Retailers have found the evolution of smartphone use particularly
challenging. Initially online retail was just an alternative to the traditional
in-store brands, but now an omnichannel approach is more common. Large
retailers such as Walmart have found that their best customers are the ones
that sometimes visit stores, but also use the online offering too.
But I believe there are some changes ahead for retailers who want to improve their smartphone offer to customers. Here are a few specific areas where I believe we will see some big changes in the year ahead.
- Progressive Web Apps (PWA): you know how annoying it can be for your local store to insist that you download and setup their app if you want to receive any discounts? What if you never needed to download an app because the website functionality was just as good as a native app installed on the phone? That’s the promise of PWA. You don’t need a whole load of storage space on the phone and you don’t need to visit app stores – you just open the regular website and you can get the app experience. Retailers such as Alibaba and Flipkart have already been seeing very positive results by shifting their focus away from apps that need to be downloaded and I believe this will be an important trend to watch.
- Artificial Intelligence (AI) and Machine Learning (ML): we will see brands using ML more extensively to track how, what, and when customers make purchases. The more that a customer browses and shops, the more the system will learn about their preferences. By using AI on this data we can create new insights about when a customer is likely to shop and what they are likely to buy – we can start predicting their behavior and can therefore offer time-specific deals or recommendations either to encourage additional sales or to encourage loyalty.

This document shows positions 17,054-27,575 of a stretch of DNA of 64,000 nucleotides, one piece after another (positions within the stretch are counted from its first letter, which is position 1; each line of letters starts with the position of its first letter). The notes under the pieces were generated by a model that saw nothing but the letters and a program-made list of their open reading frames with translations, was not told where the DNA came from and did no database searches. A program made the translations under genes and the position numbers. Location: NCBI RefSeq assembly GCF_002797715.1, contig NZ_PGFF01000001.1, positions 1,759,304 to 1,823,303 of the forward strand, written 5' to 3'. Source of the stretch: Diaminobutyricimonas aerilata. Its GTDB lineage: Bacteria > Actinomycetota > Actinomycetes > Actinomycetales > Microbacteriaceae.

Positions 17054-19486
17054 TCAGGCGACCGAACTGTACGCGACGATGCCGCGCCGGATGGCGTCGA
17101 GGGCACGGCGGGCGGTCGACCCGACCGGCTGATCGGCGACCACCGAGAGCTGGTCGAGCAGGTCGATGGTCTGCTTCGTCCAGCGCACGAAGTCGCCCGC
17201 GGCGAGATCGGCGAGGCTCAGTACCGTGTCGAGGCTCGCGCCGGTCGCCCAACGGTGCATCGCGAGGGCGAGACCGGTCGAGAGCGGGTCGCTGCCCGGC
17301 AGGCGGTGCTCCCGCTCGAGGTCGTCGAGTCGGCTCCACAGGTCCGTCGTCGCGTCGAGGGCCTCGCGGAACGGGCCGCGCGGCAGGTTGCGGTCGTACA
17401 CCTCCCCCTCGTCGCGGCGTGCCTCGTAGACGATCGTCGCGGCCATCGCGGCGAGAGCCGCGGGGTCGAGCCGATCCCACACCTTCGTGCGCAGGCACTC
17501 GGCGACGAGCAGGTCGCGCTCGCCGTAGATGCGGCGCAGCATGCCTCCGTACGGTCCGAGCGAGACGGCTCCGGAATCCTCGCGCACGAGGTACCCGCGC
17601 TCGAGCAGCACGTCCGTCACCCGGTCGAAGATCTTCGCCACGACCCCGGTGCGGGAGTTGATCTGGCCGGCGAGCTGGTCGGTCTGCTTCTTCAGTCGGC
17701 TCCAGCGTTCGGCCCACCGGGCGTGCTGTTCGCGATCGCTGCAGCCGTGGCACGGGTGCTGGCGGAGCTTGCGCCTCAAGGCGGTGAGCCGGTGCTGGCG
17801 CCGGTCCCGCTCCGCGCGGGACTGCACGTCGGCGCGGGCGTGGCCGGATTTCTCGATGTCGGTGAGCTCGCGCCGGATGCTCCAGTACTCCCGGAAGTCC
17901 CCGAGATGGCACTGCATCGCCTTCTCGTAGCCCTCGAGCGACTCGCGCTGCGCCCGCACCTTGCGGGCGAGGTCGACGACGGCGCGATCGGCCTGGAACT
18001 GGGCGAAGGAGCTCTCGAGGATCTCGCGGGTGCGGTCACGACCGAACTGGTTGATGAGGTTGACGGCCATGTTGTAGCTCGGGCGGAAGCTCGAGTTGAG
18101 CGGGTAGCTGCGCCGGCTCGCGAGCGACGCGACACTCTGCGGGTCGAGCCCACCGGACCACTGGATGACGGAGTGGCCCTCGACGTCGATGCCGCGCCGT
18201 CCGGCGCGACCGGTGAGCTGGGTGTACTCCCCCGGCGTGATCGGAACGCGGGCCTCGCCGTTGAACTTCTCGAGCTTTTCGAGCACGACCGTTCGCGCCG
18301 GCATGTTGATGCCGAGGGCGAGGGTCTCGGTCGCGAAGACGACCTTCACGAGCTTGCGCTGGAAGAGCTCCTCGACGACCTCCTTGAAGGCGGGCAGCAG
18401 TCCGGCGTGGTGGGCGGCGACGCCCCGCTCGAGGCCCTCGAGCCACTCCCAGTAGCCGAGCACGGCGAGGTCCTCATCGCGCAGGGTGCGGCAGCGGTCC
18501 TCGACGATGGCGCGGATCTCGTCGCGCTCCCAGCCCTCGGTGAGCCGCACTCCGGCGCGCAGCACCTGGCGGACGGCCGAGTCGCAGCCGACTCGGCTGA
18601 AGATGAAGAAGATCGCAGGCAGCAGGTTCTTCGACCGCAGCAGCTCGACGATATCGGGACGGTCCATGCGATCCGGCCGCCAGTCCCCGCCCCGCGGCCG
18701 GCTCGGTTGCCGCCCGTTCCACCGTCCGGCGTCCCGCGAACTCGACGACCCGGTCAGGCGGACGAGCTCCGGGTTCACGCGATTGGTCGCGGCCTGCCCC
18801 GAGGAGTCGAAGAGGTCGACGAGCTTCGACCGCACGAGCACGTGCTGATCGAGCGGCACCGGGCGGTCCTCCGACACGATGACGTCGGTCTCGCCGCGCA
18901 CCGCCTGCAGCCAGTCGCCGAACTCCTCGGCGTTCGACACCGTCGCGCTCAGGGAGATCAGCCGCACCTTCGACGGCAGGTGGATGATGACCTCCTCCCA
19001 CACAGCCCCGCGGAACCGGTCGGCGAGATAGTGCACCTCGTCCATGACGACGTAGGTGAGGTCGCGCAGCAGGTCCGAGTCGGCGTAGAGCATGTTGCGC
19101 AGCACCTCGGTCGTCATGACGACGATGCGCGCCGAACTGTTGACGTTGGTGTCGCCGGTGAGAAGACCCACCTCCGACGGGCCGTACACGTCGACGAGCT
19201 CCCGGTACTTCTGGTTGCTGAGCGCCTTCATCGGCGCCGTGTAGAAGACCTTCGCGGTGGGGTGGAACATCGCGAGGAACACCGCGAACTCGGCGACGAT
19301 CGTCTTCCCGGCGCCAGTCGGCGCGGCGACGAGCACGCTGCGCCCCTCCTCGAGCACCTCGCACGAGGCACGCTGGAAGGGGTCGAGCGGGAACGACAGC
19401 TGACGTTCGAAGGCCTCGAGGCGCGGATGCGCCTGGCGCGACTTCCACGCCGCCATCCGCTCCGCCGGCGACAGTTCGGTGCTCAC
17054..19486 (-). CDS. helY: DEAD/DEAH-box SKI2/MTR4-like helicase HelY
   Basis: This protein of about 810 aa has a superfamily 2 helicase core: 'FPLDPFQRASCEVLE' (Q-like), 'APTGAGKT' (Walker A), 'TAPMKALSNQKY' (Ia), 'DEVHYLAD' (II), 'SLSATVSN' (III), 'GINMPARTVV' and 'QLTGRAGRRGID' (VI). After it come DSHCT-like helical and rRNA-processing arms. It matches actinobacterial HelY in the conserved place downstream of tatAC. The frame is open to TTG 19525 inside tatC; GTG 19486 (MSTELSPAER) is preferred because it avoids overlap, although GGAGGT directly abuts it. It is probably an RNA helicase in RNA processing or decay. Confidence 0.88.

- Augmented Reality (AR): AR has been around for quite some time now. Google launched their Sky Maps app over a decade ago, allowing phone users to identify planets and stars just by pointing their phone camera at the sky. The app that really ramped up attention on AR was the game Pokémon GO, launched in 2016 and still extremely popular. This game introduced the idea of overlaying reality, as seen by the phone camera, with additional information to millions of people and brands have explored the idea. Ikea Place allows customers to see furniture in their home before making a purchase. Lowe’s uses AR to help customers navigate inside stores, and both Timberland and Lacoste allow customers to virtually try on their products before purchasing.
These are all quite big
changes to the way that retailers are using smartphones today and I think these
changes will come quickly. You can find examples of retail leaders using
elements of all these strategies today. I’m going to drill down into these
changes in my next few articles, to think about what each of these developments
really means for retailers planning a customer experience strategy for 2020 and
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